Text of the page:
Photo credit: Michelle Williams

In 2004, Taku Wild, a Tlingit-owned fish company, cut out the middleman from its operations on the Taku River in northern BC. The result? The next year Taku Wild increased the amount of fish landed from 28,000 pounds to 200,000 pounds, or most of the commercially caught fish on the lower Taku River.

Fishing on the Taku River is done in small open boats with limited capacity for storing the catch, so the fish must be unloaded at a landing station to be weighed and packed in ice. In 2004, Taku Wild opened its own landing station in competition with what had previously been the only landing station on the river. At the end of the fishing season the Taku Wild station had become the sole station on the river and is still operating successfully.

Taku Wild is an important part of the Taku River Tlingit's salmon conservation and enhancement program, which has been in place since the early 1980s. Landing stations play an important part in monitoring the status of the fish runs, and running the landing station has allowed Taku River Tlingit to collaborate more closely with the Department of Fisheries and Oceans to monitor the status of the salmon runs.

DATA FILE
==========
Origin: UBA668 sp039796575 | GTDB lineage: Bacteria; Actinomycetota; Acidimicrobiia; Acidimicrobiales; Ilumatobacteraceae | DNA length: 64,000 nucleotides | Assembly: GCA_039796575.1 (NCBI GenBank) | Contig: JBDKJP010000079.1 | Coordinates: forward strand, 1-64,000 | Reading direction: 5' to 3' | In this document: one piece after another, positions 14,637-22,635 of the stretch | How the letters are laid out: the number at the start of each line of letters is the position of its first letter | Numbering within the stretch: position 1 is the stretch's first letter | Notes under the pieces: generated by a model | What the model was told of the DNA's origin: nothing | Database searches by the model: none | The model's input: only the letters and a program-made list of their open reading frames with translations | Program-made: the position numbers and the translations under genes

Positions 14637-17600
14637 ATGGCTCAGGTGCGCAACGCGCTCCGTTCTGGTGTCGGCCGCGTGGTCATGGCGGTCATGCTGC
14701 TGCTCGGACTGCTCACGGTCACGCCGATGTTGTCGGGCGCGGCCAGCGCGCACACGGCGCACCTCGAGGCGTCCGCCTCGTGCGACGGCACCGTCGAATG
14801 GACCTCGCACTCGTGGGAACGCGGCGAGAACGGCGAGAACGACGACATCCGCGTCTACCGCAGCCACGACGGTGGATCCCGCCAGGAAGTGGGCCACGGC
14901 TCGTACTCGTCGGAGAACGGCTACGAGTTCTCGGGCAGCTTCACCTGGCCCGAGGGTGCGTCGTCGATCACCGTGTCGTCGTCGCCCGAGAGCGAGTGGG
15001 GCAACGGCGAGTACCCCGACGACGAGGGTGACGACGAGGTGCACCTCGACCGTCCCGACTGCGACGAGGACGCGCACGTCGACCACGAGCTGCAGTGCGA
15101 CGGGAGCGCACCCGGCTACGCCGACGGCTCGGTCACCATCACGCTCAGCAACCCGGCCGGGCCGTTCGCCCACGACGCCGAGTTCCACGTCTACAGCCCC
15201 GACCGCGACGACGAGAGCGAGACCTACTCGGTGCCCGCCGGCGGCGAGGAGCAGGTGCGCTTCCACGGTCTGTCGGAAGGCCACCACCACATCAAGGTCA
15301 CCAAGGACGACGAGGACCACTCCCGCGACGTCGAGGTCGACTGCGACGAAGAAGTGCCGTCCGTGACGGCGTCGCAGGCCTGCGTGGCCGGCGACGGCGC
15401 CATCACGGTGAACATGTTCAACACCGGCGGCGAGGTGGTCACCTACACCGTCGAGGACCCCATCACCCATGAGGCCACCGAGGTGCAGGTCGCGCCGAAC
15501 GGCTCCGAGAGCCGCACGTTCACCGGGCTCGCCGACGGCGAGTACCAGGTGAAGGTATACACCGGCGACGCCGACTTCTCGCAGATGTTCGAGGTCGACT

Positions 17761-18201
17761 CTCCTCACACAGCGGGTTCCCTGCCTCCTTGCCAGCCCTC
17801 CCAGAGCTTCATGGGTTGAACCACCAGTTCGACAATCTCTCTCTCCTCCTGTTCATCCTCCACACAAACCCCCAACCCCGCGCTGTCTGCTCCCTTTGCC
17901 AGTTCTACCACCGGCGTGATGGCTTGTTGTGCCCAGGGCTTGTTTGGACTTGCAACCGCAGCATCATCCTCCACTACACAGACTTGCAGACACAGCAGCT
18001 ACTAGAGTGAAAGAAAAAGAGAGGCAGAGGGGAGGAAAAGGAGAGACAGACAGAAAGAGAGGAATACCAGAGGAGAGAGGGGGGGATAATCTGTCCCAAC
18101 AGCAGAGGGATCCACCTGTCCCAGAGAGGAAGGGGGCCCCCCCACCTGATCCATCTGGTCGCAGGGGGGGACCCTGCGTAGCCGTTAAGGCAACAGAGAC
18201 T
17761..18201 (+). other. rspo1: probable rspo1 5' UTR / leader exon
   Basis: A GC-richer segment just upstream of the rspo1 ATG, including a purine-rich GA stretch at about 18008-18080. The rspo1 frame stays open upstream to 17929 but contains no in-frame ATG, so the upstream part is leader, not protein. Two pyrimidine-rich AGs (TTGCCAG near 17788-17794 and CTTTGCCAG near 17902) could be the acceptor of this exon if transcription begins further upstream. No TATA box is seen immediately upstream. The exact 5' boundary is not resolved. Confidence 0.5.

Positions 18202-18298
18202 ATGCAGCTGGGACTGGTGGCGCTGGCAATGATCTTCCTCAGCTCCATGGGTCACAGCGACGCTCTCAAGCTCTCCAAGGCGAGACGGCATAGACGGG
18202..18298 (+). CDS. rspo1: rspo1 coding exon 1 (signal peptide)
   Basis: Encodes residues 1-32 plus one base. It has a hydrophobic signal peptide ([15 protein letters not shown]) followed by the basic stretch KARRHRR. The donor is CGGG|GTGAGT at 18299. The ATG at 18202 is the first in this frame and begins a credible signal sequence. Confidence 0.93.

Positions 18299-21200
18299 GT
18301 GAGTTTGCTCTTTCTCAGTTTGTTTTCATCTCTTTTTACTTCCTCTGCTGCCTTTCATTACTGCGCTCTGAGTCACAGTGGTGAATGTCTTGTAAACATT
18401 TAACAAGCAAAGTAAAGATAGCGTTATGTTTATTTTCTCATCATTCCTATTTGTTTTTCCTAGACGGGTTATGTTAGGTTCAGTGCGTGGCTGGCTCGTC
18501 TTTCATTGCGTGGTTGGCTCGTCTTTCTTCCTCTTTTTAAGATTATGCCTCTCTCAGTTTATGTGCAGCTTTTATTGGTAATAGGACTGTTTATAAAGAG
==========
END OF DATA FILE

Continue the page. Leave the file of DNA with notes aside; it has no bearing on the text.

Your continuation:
Operating the landing station has also benefited independent fishermen on the river. “It allows us to work with our own Tlingit fishermen and others to operate the landing station at hours that are most convenient to them,” says Nicole Francoeur, supervisor of the Taku River Landing Station. Fishermen also know they are getting the best price for their catch.

By taking these bold entrepreneurial steps, Taku Wild has increased the Taku River Tlingit's role not just in harvesting, but also in landing and selling the catch. The company now plays a major role in establishing a strong and sustainable economy in the Taku River Tlingit's traditional territories.

Ecotrust Canada Capital provided a working capital loan to Taku Wild to improve the landing station.